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Printing for special events

January 1st, 2012 / By: / Feature, Graphics

Fabric graphics get serious with the growth of branding and customization in the world of special events.

The special event industry is currently in the process of change. It had once been an industry of only themed décor, but it is now rapidly changing to include design and art.

Many special-event designers are looking toward modern architecture, interior design and graphic art studios to bring their events to life. Instead of requesting hard props, they are sourcing more textures, lighting effects, soft goods and customization. No longer are guests at these special events surrounded with black carpet, white draped tables and plain chair backs. Because the printing world is evolving at a rapid rate, special-event applications are also evolving.

When a request is made for something unique or something unusual, custom printing is a viable option. Enter the talents and services provided with a custom printing vendor. Their services now include creating a textured backdrop, sofa pillows to match custom carpet, and new shades for old light fixtures.

When planning a special event, event coordinators have a checklist of desired options that will help to enhance the event. If the event is in a tent, designs can be printed on sidewalls, liners and flooring. The accessories of the event also offer printing opportunities. As a vendor to the special event industry, the number-one goal in enhancing any event is informing the planner of the graphic options available.

“Today’s client is demanding a choice in event décor, and what is exciting is suppliers can now provide choices,” says Fred Tracy of Fred’s Tents, Stillwater, N.Y. “Imagination and creativity are only limited by the current printing resources available to the supplier and the budget of the event being planned. Our company can print the inside of a tent to match any event planner’s design. Wedding couples have provided a favorite family photo for reproduction on the tent as a wedding ceremony backdrop.”

Companies want to brand their events with a logo, tag line or specific colors, which opens the door for vendors to become creative and inspirational in the designs they offer to their clients. Event planners are searching for the new and the unusual to present to their clients. The door is open for new products and services from niche markets to enter the special event décor world.

“You never stop offering new products and services to your clients,” says Billy McKee of American Turf and Carpet, New York, who has been involved with the special event industry for more than 35 years and has provided services for major award ceremonies, sporting events and Fashion Week in New York. “Take carpet as an example,” he says. “Events must have flooring. When responding to an RFP, we offer a standard package, but have options available for up-selling.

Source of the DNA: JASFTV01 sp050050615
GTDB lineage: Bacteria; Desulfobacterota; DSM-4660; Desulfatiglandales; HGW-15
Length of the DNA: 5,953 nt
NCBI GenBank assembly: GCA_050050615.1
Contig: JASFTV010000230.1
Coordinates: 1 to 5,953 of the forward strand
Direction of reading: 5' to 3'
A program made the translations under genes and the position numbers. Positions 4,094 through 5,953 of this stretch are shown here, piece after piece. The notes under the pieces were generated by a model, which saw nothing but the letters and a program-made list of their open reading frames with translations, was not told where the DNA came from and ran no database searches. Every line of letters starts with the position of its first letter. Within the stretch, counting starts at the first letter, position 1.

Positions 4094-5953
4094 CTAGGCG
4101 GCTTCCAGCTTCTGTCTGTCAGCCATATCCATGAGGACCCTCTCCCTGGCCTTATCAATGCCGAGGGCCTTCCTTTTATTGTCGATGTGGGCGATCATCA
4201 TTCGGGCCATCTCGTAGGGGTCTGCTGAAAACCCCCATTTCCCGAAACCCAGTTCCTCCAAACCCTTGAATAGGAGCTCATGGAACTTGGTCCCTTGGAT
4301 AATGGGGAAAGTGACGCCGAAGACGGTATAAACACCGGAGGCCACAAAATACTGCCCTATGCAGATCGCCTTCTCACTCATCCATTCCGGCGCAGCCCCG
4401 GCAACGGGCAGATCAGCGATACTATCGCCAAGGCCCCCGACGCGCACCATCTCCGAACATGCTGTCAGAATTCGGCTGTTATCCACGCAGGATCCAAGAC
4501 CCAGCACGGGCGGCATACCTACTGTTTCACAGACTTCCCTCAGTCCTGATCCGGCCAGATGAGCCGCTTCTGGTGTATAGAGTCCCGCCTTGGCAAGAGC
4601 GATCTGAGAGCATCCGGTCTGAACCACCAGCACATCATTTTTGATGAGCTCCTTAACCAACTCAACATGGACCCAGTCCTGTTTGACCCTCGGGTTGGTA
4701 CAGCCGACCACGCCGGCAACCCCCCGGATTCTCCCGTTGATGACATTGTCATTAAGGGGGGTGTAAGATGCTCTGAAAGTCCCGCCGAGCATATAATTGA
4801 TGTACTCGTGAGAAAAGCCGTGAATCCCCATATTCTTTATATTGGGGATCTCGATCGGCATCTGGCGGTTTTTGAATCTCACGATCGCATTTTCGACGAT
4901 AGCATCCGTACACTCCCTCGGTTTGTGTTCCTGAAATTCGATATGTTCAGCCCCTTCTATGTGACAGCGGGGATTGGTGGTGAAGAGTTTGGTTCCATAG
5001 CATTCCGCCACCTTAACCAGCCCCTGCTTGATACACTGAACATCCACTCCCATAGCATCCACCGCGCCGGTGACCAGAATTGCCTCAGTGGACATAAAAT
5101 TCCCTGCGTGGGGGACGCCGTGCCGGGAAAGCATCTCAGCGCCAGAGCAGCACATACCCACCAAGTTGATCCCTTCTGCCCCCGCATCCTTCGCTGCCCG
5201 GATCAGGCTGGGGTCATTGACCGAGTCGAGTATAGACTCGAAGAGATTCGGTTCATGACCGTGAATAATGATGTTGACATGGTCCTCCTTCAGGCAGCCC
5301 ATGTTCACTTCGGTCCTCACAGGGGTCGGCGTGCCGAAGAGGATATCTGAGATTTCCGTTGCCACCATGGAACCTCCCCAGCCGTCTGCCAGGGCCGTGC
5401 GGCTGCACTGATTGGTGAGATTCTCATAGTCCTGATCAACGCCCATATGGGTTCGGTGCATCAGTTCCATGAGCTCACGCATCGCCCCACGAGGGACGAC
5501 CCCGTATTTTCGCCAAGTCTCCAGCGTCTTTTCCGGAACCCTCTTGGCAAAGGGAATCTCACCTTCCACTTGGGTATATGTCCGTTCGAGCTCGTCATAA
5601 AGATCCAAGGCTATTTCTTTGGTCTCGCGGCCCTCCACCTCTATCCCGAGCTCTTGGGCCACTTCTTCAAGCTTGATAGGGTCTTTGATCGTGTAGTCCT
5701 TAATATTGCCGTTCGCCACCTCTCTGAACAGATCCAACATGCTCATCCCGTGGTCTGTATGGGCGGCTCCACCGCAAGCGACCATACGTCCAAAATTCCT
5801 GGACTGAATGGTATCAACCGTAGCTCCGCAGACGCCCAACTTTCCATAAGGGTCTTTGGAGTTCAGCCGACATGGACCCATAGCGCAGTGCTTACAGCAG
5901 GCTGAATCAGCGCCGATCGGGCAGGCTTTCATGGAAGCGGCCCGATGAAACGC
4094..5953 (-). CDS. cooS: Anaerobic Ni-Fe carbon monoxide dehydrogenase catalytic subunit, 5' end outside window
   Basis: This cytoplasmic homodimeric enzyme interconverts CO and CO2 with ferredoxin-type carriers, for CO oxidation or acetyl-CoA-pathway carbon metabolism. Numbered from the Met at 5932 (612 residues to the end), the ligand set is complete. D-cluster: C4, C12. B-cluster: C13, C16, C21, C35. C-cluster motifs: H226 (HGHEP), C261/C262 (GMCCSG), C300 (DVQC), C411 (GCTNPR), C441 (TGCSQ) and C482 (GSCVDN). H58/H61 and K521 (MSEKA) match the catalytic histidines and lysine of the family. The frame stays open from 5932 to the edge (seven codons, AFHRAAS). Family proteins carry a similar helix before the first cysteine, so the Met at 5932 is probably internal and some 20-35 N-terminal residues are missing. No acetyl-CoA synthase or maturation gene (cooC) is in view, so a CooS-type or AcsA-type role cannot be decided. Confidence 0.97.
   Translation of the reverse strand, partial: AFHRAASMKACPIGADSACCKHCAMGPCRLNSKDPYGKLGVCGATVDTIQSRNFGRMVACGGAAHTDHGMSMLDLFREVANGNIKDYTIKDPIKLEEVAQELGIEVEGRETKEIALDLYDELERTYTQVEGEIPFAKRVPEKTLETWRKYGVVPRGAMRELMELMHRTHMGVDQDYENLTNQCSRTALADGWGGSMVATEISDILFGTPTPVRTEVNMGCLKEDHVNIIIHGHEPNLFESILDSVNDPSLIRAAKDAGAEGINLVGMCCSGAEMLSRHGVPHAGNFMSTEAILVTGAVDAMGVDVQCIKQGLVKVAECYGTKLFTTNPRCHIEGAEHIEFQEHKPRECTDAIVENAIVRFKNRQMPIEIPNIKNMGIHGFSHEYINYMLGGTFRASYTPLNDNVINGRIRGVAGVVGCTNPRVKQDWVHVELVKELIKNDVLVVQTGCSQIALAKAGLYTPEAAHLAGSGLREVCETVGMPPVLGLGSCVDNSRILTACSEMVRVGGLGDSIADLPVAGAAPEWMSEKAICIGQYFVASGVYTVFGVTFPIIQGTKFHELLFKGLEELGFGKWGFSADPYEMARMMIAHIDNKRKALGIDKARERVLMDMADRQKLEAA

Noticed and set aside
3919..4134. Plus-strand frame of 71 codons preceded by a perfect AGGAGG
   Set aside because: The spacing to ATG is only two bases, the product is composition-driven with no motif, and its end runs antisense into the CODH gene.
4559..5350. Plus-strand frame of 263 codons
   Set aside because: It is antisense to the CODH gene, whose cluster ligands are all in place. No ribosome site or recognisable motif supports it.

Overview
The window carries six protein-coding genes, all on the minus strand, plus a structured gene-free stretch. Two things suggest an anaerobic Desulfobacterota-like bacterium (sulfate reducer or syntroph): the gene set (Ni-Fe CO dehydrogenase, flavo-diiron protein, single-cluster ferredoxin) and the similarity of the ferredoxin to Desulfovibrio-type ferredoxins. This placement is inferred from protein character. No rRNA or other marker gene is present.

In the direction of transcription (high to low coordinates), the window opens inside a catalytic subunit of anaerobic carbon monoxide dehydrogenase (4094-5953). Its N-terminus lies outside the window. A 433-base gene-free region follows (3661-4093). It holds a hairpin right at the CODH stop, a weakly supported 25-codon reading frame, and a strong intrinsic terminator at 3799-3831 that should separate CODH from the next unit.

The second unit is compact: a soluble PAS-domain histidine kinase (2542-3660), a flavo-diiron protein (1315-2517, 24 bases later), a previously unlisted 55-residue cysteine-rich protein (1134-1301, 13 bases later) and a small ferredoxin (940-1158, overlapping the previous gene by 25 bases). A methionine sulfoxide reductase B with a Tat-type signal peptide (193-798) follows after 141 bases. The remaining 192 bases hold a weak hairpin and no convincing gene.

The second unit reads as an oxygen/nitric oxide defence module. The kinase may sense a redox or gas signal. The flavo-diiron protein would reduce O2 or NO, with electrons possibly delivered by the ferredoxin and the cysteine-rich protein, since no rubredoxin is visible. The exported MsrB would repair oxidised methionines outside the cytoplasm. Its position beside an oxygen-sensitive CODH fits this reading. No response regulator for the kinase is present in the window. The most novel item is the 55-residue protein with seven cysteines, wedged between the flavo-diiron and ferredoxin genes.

“We presented options for Fashion Week in New York. Each fashion house wants to brand their own runway show and source unique methods of branding their event. This becomes a niche marketing opportunity for suppliers of custom products to enter a new market.”

Companies that are planning to enter the special-event market have an option of partnering with an existing company to take their ideas to market. “The basic black carpet used in runway-show flooring is a great opportunity for branding with custom logos and carpet designs,” McKee says. “Vendors provide options with graphic applications, such as laser cutting and digital printing.”

Why stop with a printed logo on the entry carpet to an event? Print providers can offer so much more. Consider a client who wants a custom graphic in the entry carpet at a hotel for a wedding reception. Take the initial job, and then upsell a custom-printed aisle runner, monogramming on chair backs, banners and flags.

If fabric-printing providers are interested in reaching out to the event industry, they should research local event planners and explore avenues to promote product offerings. Forming a partnership with a vendor already in the business is a good approach to test the market. Special event coordinators build relationships with their vendors, and it is often challenging for a company with a “niche market” product to gain exposure.

McKee suggests developing a business relationship with a current vendor who has the potential to expand the business with the addition of customizing and branding products provided by a new vendor.

Take advantage of the rapidly evolving print world, and use your business’s specialties to gain access into the growing special-event market.

the Fabric Graphics Association

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